When we were in high school our first experiences with cigars were Swisher Sweets and wood-tipped Hav-A-Tampas. I never much liked either of them, and found that Certified Bonds suited me slightly better. A splurge meant a three-pack of Robert Burns in plastic tubes.
There was a period experimenting with pipes, but apart from this no other form of tobacco pleased me quite like cigars. Cigarettes, chewing tobacco, snuff — didn’t like them. I never inhaled cigars, and it took a while before rising income and my cousin Don’s tutoring led to greater understanding, and better smokes.
It’s forgotten now, but the bar at the Public House was cigar friendly for a very long time. Kremer’s would give us a wholesale-like price, and there was a humidor behind the bar where we kept cigars for resale. It boggles my mind in retrospect.
For while I smoked a “premium” cigar each day and regularly smuggled Cubans back from Europe. Gradually my consumption decreased, albeit without any conscious decision to do so. My only rule is to avoid lighting a cigar if there won’t be time to finish it in leisurely fashion. Accompaniment can be coffee, tea, beer or booze — or nothing at all.
I keep cigars as fresh as possible in a humidor at home, and smoke perhaps one every other week in summer, usually with the porch as window on the world. In winter, I visit Riverside Cigars on occasion when in Jeffersonville.
If memory serves, Jeff Mouttet launched Riverside Cigars just before the Sherman Minton Bridge closed for repairs in 2011. Match Cigar Bar next door came later, as did the sadly abortive New Albany expansion. But the Jeffersonville location is going strong, and both Jeff and his shop enjoy a well-deserved national reputation — as the podcast linked below illustrates.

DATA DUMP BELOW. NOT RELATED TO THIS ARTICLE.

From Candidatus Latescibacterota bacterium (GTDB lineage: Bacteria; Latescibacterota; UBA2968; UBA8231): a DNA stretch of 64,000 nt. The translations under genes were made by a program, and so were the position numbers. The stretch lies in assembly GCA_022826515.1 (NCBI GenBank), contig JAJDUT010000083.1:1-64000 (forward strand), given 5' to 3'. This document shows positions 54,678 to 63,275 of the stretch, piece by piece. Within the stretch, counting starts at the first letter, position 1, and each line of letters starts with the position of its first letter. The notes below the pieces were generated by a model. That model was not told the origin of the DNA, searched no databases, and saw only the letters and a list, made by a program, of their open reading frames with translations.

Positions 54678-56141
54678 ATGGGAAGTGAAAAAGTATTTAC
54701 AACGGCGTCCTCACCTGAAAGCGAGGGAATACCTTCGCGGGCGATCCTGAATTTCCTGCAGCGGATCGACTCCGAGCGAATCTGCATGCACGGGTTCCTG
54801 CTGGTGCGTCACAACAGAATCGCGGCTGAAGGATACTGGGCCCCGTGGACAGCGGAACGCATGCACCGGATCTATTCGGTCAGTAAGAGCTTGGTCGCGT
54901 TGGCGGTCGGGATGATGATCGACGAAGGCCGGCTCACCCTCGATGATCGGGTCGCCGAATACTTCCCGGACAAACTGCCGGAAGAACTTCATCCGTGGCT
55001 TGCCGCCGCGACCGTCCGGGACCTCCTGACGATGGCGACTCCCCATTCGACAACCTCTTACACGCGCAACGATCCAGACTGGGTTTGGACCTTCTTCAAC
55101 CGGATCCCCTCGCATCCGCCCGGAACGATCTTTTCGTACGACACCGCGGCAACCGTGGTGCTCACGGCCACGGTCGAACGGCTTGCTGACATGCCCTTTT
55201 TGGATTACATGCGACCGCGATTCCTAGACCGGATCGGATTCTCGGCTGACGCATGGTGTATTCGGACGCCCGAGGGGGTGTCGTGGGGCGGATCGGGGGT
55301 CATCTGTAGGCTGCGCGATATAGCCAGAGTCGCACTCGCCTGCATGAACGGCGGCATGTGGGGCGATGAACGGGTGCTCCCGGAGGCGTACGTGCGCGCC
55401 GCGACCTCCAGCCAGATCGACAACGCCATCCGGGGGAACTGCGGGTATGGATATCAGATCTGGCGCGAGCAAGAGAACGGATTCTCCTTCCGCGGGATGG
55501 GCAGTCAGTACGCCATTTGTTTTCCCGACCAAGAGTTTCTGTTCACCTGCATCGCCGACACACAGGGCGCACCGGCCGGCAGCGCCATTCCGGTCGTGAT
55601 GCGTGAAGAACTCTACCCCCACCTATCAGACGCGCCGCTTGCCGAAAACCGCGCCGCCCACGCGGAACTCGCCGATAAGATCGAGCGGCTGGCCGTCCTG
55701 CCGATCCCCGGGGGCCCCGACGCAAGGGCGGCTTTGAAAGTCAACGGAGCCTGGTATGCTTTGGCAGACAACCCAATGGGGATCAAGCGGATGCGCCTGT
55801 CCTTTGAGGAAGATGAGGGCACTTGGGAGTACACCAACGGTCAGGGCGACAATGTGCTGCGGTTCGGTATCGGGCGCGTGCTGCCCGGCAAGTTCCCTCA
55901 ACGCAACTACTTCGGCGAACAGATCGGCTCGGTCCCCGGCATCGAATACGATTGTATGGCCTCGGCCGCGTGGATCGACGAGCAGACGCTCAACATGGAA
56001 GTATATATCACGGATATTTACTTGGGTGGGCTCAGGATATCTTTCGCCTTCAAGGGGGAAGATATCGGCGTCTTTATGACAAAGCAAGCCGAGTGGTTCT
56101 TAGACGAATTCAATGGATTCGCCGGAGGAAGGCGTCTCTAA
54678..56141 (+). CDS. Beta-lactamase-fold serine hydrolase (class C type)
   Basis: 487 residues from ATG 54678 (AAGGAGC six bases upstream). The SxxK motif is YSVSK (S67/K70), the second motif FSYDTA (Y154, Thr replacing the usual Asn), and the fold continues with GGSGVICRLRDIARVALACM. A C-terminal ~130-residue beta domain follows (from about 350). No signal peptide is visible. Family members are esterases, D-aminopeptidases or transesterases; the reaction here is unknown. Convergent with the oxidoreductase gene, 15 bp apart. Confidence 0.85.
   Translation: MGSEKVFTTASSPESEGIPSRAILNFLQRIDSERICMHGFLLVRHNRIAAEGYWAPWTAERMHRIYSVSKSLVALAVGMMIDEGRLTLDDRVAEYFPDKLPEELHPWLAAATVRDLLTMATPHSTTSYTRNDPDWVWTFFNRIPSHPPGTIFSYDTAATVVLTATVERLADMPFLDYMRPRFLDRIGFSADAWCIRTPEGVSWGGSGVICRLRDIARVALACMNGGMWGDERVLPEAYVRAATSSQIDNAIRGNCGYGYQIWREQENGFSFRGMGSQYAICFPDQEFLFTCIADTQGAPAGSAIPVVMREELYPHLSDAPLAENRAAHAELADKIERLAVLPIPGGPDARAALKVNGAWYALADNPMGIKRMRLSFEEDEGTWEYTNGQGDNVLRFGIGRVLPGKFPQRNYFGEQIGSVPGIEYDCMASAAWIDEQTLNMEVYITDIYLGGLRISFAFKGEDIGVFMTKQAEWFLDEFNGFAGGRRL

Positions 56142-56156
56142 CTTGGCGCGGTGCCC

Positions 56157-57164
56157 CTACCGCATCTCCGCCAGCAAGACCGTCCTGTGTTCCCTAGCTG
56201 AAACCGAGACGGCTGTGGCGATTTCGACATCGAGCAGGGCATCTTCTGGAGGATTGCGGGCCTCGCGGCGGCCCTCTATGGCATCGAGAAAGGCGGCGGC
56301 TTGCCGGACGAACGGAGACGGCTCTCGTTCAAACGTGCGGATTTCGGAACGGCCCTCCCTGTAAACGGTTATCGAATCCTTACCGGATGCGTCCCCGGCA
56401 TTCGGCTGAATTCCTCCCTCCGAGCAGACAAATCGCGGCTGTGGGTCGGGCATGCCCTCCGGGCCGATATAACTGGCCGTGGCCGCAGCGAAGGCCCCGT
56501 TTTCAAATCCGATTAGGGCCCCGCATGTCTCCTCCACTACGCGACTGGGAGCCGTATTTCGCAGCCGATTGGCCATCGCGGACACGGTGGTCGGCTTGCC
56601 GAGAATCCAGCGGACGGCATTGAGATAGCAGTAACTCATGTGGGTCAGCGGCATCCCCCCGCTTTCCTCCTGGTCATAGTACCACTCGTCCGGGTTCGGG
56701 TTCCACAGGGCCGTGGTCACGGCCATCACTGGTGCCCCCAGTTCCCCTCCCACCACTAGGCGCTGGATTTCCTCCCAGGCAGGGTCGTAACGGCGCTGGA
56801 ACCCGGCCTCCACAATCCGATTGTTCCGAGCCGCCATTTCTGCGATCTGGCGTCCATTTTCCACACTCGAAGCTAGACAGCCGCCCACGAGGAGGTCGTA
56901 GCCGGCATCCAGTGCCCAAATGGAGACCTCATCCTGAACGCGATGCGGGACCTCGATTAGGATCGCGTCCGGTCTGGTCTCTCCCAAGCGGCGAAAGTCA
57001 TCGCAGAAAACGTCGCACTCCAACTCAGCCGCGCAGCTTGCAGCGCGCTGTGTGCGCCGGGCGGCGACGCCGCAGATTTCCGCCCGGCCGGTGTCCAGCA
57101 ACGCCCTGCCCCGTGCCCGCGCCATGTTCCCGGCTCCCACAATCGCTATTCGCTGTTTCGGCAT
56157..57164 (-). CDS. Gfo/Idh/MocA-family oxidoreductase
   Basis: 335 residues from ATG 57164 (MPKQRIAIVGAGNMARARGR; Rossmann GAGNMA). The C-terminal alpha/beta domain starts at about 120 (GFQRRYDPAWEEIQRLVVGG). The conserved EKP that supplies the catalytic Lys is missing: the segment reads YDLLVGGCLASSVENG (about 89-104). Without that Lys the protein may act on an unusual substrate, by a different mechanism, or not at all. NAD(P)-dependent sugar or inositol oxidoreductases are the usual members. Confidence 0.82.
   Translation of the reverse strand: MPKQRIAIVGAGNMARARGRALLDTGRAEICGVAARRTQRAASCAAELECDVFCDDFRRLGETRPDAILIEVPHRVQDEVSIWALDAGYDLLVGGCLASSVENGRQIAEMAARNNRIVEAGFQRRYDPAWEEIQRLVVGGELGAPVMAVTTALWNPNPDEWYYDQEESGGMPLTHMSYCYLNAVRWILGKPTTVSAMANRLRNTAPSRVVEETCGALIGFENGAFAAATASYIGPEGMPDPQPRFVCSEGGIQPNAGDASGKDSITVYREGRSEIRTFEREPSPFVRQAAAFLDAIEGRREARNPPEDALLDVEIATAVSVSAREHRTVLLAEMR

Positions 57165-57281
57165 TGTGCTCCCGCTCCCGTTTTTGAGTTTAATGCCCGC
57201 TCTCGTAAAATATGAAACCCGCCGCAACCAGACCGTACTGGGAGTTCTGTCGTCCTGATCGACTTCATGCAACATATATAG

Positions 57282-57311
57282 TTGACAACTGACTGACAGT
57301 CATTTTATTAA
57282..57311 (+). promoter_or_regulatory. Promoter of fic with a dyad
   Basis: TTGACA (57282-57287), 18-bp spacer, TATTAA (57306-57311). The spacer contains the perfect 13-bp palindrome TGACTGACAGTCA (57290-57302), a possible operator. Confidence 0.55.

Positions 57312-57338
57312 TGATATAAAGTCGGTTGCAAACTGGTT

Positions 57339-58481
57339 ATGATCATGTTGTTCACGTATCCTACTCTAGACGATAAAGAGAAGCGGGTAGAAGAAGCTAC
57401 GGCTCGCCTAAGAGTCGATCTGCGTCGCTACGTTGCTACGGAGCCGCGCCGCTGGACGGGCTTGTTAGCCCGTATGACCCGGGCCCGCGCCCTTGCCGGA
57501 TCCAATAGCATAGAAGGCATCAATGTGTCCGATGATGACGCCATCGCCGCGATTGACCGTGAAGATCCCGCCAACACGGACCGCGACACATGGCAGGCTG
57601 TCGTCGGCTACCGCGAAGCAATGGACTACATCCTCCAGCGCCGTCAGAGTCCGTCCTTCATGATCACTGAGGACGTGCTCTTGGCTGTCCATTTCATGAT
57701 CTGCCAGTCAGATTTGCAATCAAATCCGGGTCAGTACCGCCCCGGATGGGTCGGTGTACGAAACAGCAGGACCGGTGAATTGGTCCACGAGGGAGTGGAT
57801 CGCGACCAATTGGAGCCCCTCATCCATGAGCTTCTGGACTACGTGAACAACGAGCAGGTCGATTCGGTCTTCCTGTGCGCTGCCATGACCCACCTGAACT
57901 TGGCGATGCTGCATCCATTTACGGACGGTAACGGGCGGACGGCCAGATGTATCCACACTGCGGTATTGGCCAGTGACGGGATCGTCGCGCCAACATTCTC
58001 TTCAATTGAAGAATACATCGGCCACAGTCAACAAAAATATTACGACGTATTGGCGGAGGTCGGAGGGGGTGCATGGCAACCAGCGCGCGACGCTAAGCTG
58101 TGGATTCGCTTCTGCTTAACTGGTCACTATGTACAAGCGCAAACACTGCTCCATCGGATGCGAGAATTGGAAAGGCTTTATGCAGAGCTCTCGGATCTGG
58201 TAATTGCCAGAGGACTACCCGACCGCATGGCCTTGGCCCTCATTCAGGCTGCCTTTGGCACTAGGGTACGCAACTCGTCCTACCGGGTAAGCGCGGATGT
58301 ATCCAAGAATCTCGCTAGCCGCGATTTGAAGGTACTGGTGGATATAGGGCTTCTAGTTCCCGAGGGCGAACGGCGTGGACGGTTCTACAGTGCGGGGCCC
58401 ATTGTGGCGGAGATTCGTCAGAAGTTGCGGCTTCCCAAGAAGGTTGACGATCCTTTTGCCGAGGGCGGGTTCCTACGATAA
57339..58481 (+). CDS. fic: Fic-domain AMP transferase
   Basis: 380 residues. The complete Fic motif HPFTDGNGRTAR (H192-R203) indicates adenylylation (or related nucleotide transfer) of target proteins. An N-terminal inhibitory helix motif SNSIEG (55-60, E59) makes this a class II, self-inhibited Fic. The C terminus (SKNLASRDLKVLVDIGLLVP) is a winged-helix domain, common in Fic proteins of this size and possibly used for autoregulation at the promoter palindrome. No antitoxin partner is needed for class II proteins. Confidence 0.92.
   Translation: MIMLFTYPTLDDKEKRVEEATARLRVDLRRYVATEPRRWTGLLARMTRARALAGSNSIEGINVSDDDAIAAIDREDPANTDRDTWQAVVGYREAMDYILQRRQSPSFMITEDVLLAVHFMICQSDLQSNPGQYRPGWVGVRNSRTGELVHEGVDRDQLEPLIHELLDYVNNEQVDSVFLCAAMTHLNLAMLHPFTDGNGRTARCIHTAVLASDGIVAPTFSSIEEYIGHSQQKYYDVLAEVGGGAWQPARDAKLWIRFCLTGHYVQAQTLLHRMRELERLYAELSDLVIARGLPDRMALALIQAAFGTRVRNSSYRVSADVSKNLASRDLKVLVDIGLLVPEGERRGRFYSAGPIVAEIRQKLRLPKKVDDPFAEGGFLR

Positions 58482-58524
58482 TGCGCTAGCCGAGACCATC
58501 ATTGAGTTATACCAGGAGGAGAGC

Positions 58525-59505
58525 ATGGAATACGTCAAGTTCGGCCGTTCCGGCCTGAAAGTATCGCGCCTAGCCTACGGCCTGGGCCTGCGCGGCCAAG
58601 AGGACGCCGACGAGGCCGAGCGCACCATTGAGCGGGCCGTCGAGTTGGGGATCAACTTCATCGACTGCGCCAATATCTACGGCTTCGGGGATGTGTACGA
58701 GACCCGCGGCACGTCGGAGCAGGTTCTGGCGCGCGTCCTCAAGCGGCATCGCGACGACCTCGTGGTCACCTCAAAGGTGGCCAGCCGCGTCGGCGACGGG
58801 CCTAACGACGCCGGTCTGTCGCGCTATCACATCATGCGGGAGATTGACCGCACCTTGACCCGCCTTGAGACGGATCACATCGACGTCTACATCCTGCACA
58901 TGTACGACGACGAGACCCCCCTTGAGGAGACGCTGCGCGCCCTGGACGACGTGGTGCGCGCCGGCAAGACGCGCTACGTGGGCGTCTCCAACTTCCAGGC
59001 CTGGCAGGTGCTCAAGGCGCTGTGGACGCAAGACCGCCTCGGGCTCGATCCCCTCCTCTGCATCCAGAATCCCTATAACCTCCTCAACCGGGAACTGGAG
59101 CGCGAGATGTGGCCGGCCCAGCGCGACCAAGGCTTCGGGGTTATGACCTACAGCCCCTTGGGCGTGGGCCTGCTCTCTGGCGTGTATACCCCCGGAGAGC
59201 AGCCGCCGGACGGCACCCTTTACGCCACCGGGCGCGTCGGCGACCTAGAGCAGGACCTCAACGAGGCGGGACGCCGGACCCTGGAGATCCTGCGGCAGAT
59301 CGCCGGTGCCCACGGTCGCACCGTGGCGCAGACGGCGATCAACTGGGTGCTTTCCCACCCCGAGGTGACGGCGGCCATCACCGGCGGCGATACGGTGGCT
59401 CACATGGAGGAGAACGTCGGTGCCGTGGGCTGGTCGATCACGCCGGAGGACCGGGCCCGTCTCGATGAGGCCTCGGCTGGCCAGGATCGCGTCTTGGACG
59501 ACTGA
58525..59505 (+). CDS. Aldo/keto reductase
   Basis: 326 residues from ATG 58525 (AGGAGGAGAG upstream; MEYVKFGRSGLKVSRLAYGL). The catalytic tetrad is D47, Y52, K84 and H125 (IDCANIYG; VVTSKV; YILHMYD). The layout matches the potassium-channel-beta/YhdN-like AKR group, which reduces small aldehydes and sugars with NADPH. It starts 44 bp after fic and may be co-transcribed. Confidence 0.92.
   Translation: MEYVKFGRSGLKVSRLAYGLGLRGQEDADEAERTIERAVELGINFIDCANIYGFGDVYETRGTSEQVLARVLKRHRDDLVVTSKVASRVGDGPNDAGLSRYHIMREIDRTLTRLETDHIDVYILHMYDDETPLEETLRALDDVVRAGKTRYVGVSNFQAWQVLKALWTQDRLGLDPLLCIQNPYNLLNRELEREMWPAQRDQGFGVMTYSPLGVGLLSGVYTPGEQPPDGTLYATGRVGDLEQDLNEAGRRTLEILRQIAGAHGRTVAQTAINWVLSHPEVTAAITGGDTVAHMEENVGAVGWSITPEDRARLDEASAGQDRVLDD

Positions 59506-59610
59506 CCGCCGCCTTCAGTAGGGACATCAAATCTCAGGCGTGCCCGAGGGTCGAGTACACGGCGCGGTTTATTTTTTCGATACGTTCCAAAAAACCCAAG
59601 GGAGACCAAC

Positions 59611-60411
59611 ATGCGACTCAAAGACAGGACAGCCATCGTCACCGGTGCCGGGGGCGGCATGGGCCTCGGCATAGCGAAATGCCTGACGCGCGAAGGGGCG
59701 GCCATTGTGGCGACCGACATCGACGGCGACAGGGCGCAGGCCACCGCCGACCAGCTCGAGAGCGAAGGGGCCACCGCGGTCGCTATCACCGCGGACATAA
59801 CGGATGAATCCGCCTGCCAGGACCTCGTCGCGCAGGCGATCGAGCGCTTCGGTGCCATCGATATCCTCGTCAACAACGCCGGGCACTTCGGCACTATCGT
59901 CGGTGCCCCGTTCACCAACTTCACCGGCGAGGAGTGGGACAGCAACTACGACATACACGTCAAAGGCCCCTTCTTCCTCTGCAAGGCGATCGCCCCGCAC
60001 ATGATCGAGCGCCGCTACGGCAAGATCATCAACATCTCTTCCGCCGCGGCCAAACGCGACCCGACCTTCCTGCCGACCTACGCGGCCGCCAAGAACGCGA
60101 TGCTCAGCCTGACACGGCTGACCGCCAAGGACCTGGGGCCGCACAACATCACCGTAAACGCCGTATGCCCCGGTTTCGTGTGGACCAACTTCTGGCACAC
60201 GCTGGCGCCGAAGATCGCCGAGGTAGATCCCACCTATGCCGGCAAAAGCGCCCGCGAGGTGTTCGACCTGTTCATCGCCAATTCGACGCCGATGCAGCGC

Jeff and his staff do for me with premium cigars what I’ve always done with folks asking for an imported or craft beer to try. I explain to them in rough terms what I’m looking for in terms of size, wrapper and price — and they make spot-on recommendations every single time.
Of course I retain almost none of it, which is what makes it fun to ask again next time I’m there. Near the end of the podcast, Jeff is asked what sort of advice he’d give someone wanting to get into the cigar business.
He answers, “My biggest advice would be to be yourself, do what you do and do it well – and don’t worry about what everyone else is doing.”
Exactly. I’m not a podcast devotee, but really enjoyed this one. Follow the link and have a listen — and smoke one if you’re got one.
Episode 64 Jeff Mouttet Riverside Cigar Shop
This week Jeff Mouttet was in Tampa for the Senate Committee Meeting and decided to drive the two hours east to be on the show.
We hear all about his Shop in Jeffersonville Indiana, what happened in Tampa and his views on the future of the cigar industry.
Halfway through this weeks episode we get a guest interviewer drop in and finish the show for Mikey and I.
As always we welcome your thoughts comments and show ideas on our FB page “A Cigar Hustlers Podcast”. You can follow the show on IG @cigarhustlerspodcast, Mike @cigarhustlers and Mike Too @fcc_Mike.
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